I have big news. But first, the background:
I started thinking about the North American Language and Cultural Assistants Program last year when my friend Bill was applying. I was too nervous to apply, plus I had a fantastic job that I still loved and felt like I had more to learn from. However, as soon as he and Derek got their acceptance letters from their programs, I committed to visiting them in December. First, I had never been to Europe, and cheap accommodations FTW! But it was also a chance to see how my friends were faring with their schools and an opportunity to decide if I thought teaching English abroad was right for me.
I went in December, and it was good.
I applied in mid-February.
Just last week, I was accepted into the program and assigned to the region of Andalucía in the south of Spain. Ever since, I’ve been reading about Andalucía and all its cities. I picked up some spanish readers and grammar movies to brush up. I have to hurry, because the job starts in October and I’m moving to Spain in September!
(Note: the previous was my big news!)
I still don’t know which school I’ll be in. First, the program, which is run through the Spanish government, assigns you to a region. Then, the region assigns you to a school. The school then contacts the assistant and tells them more details.
Once you’re assigned to a region (and before you’re assigned to a school), you can email the region’s “Junta” and request a city. I requested Almería (first choice) and Sevilla (second choice), although really I would be happy in almost any major city. For example, although Ronda is small (only 35,000 people), it’s in one of the most beautiful locations I’ve ever seen on Google Images. I also considered Cádiz, which is near the Strait of Gibraltar across from Morocco. It has nice recreational beaches, but is a little smaller and more touristy than Almería.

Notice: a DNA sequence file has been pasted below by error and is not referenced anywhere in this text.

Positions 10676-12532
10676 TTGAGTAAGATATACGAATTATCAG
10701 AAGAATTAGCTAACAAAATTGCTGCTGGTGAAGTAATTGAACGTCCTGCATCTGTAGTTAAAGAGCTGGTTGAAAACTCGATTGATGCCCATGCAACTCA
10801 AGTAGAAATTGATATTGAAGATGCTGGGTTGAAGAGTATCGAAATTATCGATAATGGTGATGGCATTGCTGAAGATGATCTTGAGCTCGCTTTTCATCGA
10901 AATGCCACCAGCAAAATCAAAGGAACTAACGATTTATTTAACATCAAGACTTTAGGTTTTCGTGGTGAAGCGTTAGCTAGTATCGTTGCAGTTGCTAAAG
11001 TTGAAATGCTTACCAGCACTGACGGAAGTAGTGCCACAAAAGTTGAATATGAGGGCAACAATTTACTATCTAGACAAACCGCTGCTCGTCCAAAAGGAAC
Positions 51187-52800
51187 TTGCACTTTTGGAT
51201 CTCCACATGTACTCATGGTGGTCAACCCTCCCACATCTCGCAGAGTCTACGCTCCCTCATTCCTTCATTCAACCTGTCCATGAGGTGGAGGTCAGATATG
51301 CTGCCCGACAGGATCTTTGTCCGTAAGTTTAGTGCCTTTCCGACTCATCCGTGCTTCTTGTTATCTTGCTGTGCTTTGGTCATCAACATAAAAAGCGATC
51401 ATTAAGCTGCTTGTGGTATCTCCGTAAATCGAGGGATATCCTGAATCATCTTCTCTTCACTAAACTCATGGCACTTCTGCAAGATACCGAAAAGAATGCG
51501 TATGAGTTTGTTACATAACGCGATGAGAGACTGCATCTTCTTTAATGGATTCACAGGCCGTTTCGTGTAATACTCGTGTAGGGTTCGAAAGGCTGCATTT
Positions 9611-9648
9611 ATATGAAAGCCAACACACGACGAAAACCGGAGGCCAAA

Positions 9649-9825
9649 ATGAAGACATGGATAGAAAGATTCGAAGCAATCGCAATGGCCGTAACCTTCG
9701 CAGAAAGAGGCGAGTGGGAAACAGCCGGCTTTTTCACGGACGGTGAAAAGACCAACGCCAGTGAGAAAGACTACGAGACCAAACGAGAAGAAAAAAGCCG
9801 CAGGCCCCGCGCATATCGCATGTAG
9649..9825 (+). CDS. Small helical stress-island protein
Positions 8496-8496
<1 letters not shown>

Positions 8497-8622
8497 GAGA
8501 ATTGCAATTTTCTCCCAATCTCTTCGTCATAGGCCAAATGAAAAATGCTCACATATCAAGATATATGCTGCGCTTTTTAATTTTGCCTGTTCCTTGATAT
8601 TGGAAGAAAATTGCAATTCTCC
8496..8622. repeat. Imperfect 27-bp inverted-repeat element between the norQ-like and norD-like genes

- has an airport with cheap flights to other major European cities
- large city with nearly 200,000 people provides good private tutoring prospects for a side job
- on the Mediterranean coast and near a national park with greater flamingos and other interesting wildlife, including poisonous vipers
- has an arid climate, which means little rain and an average of 320 sunny days per year
- average temperatures are moderately high, which means 70 degree weather in December and lows around 45 degrees even in January
- it was my favorite city in Spain when I visited last December
- it also has warm December weather; I wore short sleeves during my stay
- it’s also a large city with a train hub on the AVE through Córdoba and Madrid, and it has its own airport
- to be close to cheap transportation at the city, country, and international level
- to have a large population for safety, things to do, and people to tutor for extra money
Everything else is just a bonus. I’m so excited to go, and I can’t stop thinking about it.
Thanks for being interested in my adventure! I promise to share lots of pictures and great stories, as well as some info about what it’s like to live in Spain and be involved with the program.
Promise you’ll visit me?